Zaedah returns after a hiatus only slightly shorter than Fringe's to bring you the promised next installment. Thanks to everyone who remained interested enough to stay with me for this one. Only one more chapter to go!

In The Drift

Chapter Three

That the Pattern is running out of ideas is Walter's prognosis for the faltering collective phenomenon. After all, they're just… asleep.

Standing in the lobby of a company whose profit margin involves selling air, Olivia shrugs at Peter who, in turn, gestures to his father. The older man actually seems bored, poking half-heartedly at the faintly opaque cocoon that surrounds the 12 member staff. Walter holds no tools, claps no hands and barely manages a raised eyebrow. The faces of ordinary strangers can be discerned under the fibrous wrap and perhaps it's their lack of fright is the cause of the normally exuberant scientist's lack of excited interest. Only when a hurried FBI rookie accidentally sends an oxygen cylinder slamming into the mix-matched, thin carpet, does the assembled team notice that they should be hurried too. The process of investigating begins in earnest. Walter has tools, Peter tells him not to kill the dead people and Olivia scratches her figurative head. And they work.

Until Olivia's mind slams into the issue while photographing the delivery staff; perhaps they're all bored. The thought hushes the disinterested clicks of the shutter. Not that the horrors of the Pattern's tradition manifestations were preferable to the present scene, but there's no denying a marked increase in shrugs. And in truth, for as much as she works herself up for each arrival to a call, these sleeping forms in their dress-down-Friday casuals are something of a disappointment.

Especially when she wakes one.

Because it's over that fast. Without genuine purpose, her questing finger had pushed through the soft membrane and into a rib, bringing a man to consciousness. But it's his comical, extended yawn that sends her over the edge. Peter is there, bless his psychic hide, and steers her into the underlit warehouse. It's cold there, concrete slab floors stained and as warm as the tank. Peter has his hand on her shoulder to turn her into a conversation that will either relax her or send a troop of cringes through her bones.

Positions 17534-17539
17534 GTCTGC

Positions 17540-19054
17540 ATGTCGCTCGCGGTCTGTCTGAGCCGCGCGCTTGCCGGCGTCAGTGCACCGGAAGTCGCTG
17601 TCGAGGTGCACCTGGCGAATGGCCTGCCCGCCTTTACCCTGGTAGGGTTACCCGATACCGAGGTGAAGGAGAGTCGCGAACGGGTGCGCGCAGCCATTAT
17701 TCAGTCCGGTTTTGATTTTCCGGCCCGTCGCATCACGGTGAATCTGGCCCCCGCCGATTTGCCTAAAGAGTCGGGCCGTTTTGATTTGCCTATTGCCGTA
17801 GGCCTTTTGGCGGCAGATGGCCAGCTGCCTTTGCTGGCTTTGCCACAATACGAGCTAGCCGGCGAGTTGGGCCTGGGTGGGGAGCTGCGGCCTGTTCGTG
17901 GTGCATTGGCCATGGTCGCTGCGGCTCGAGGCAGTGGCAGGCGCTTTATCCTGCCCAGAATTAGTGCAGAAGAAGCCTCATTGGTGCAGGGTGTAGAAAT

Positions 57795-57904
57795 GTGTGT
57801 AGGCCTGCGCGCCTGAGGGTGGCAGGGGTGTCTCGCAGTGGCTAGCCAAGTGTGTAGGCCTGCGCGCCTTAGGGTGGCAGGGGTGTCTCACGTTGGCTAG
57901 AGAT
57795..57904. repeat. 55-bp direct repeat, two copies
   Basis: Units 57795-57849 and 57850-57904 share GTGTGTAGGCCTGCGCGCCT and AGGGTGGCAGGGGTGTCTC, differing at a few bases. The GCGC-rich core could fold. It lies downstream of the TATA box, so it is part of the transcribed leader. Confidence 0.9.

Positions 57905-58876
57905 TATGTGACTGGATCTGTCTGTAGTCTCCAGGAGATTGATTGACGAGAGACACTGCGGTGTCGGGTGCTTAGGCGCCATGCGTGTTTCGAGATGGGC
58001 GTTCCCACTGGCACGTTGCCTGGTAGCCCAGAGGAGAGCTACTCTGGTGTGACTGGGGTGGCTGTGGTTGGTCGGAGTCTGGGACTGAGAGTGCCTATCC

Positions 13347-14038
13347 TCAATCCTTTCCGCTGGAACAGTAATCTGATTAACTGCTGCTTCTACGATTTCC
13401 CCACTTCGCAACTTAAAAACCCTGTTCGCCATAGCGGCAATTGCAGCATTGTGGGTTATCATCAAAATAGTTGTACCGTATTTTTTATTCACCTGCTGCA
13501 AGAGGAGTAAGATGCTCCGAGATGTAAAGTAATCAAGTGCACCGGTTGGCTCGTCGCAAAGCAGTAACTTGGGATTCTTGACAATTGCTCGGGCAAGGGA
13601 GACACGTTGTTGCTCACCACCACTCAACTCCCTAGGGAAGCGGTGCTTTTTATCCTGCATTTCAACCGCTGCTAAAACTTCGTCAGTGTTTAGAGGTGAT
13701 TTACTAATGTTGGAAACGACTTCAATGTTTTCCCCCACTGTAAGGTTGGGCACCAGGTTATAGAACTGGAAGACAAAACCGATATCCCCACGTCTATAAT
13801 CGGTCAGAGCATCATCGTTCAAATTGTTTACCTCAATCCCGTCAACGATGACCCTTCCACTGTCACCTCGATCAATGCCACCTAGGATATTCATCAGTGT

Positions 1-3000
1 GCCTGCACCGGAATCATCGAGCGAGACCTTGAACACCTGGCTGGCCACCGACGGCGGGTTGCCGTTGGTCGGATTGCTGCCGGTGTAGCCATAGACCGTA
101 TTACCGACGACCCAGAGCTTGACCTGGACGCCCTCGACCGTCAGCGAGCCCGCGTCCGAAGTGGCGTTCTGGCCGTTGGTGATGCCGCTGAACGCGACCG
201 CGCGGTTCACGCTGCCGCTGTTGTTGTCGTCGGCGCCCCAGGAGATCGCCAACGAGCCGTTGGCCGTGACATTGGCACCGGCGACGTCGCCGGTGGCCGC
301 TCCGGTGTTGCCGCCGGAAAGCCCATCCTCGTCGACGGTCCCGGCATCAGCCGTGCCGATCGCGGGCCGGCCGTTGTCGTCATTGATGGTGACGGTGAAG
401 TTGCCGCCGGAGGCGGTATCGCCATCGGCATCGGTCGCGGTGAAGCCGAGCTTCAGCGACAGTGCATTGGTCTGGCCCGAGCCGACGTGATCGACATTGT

"You know," Peter begins, appraising her sensible attire, "had you worn a skirt this would've been more fun."

Because he picks 'lighten-up' mode, her eyes float to his damnable stubble.

"No," she corrects. "Being naked wouldn't have made this more fun."

The words are out before the internal censor could slap a black stripe over the content. And clearly it's against his nature to ignore such things. A scratch at the perpetually shadowed chin and he looks ready to make it happen. With mouth poised to speak, Peter says nothing and thus the existence of God is proven.

Still, she knows the evening will be spent considering every variety of answer. The weighted footsteps that silenced him begin a thudding approach down the concrete stairs and the rookie takes in two people standing far too closely for crime scene decorum.

"All of the bodies are free of the... filmy stuff," he informs while giving Peter the look their ancestral cavemen perfected. Did you get some? "Oh, and everyone's awake. Which is, you know, good. Right?"

She nods in that habitual government way, aware of the nerve damage she's guaranteeing herself. "What kind of story are we getting?"

"In a nutshell? Got sleepy, took a nap, woke up in a bubble."

Peter's grin is dimly reflected in the opposing window, adding layers to her swift annoyance. Partly because the mystery of words unsaid will crawl blithely under her skin for hours and mostly because the words he does say she never can. It's not her role, the casual wit. Consequences are as autumn leaves; she can never rake fast enough to clear the yard.

While Olivia's body is returned to a roomful of oxygen purveyors, her mind trips through a different field. Friendly faces lounge on a curbside-find couch, speaking together with the ease of longtime comrades. And a tinge of envy for that sort of workplace comfort is shoved in the same corner in which she buries every thought of Sanford Harris. In reality, comfort is easy. Appropriateness is hard. This is evidenced every time she looks at the object of recent musings, because what is suitable becomes most taxing.

Defeating attraction isn't in the manual.